Four Components of Corporate Social Responsibility

by Melinda Hill Sineriz; Updated June 14, 2018

When it comes to corporations, social responsibility may not be the first thing that comes to mind. While some corporations are focused exclusively on the bottom line, many businesses adopt a broader view of their mission. Different models of corporate social responsibility exist, but a common one focuses on four components: economic, legal, ethical and discretionary.

Practice Economic Social Responsibility

Economic social responsibility begins with being profitable. Before a business can give back, it must be sustainable. Sustainability includes making a profit for shareholders, paying its employees an appropriate wage, paying business taxes and meeting other financial obligations. Corporations can show economic social responsibility by being transparent with all stakeholders regarding the financial status of their business.

Practice Legal Social Responsibility

Consumers are more likely to buy products and utilize services from companies they trust. A part of building that trust is abiding by the laws that regulate your business. Paying the required taxes, adhering to labor laws and allowing inspections are all examples of legal social responsibility. It may sound basic, but not being attentive to your legal obligations can lead to your business being sued and can hurt the business’ reputation – and your reputation is vital to your success.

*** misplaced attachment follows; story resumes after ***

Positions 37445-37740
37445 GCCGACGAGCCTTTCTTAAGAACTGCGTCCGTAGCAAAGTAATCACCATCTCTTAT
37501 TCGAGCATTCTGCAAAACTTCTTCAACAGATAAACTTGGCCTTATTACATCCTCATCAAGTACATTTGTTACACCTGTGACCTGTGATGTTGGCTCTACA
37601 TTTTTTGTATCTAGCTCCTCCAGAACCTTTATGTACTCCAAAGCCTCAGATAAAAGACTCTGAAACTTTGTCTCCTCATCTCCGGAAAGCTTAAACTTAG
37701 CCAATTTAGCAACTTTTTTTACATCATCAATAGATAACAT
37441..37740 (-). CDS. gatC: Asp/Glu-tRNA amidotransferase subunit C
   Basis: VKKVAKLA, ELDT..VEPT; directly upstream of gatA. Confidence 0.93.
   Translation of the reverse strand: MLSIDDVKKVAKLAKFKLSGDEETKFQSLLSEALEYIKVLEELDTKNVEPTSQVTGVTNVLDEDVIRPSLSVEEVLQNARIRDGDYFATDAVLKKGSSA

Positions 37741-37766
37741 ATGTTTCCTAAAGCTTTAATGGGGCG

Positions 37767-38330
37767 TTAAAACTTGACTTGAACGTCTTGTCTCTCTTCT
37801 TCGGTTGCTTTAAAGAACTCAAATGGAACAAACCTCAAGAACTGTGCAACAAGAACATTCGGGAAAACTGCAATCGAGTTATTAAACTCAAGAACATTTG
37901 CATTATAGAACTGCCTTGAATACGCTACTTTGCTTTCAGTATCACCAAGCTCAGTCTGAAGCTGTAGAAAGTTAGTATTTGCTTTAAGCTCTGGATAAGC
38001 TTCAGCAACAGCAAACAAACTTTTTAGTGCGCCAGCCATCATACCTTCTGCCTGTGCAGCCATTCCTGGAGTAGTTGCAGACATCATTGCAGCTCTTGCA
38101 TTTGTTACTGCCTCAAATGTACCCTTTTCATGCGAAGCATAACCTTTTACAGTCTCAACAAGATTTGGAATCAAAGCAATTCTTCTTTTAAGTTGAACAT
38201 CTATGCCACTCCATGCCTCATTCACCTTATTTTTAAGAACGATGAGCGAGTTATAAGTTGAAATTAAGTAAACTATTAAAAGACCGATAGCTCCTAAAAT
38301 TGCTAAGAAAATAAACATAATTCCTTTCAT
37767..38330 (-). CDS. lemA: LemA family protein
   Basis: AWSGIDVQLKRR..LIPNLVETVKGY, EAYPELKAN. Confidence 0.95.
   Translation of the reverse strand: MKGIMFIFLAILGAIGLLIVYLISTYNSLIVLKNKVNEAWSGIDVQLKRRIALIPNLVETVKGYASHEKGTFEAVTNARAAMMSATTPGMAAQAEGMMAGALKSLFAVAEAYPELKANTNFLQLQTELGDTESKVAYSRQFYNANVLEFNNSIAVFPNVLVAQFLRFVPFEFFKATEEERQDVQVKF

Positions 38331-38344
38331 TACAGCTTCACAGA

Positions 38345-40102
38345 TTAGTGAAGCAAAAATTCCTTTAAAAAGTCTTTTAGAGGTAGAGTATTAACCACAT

Practice Ethical Social Responsibility

Economic and legal corporate responsibility lay the groundwork for corporations to move into ethical social responsibility, which means doing the right thing at all levels of your business. This ranges from paying employees a living wage to ensuring that the companies you work with and buy materials from are abiding by all labor laws.

In addition to ensuring ethical workplace practices, you should also look at the environmental impact your business makes. If possible, consider using recycled materials and clean energy. Go beyond meeting the minimum environmental requirements and look at how you can exceed those requirements, which gives consumers a good impression of your brand.

Practice Discretionary Social Responsibility

Discretionary social responsibility means using your company’s time and resources to contribute to the community at large in whatever way is meaningful for you and your brand. This may include providing your employees with opportunities to volunteer; donating money, services or products to charitable organizations; or initiating your own charitable organization that ties into your company’s mission and goals. You may want to support multiple organizations or simply focus your efforts on one or two meaningful ones.

Corporate social responsibility shows that your company is about more than just the numbers. It shows that you care about your impact on the world, which appeals to consumers who want to feel good about the products they buy. By making an effort to be socially responsible, you can ensure that your company leaves a lasting, positive impact.

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About the Author

Melinda Hill Sineriz has been writing professionally for over 10 years. She worked as an editorial assistant for Forward Movement Publications in Cincinnati, Ohio. She wrote for several years for allmusic.com and edited and wrote a chapter for a book with Wooster Press. She graduated from Miami University in Ohio with a Bachelor of Arts in English. She has a master's degree in teaching.

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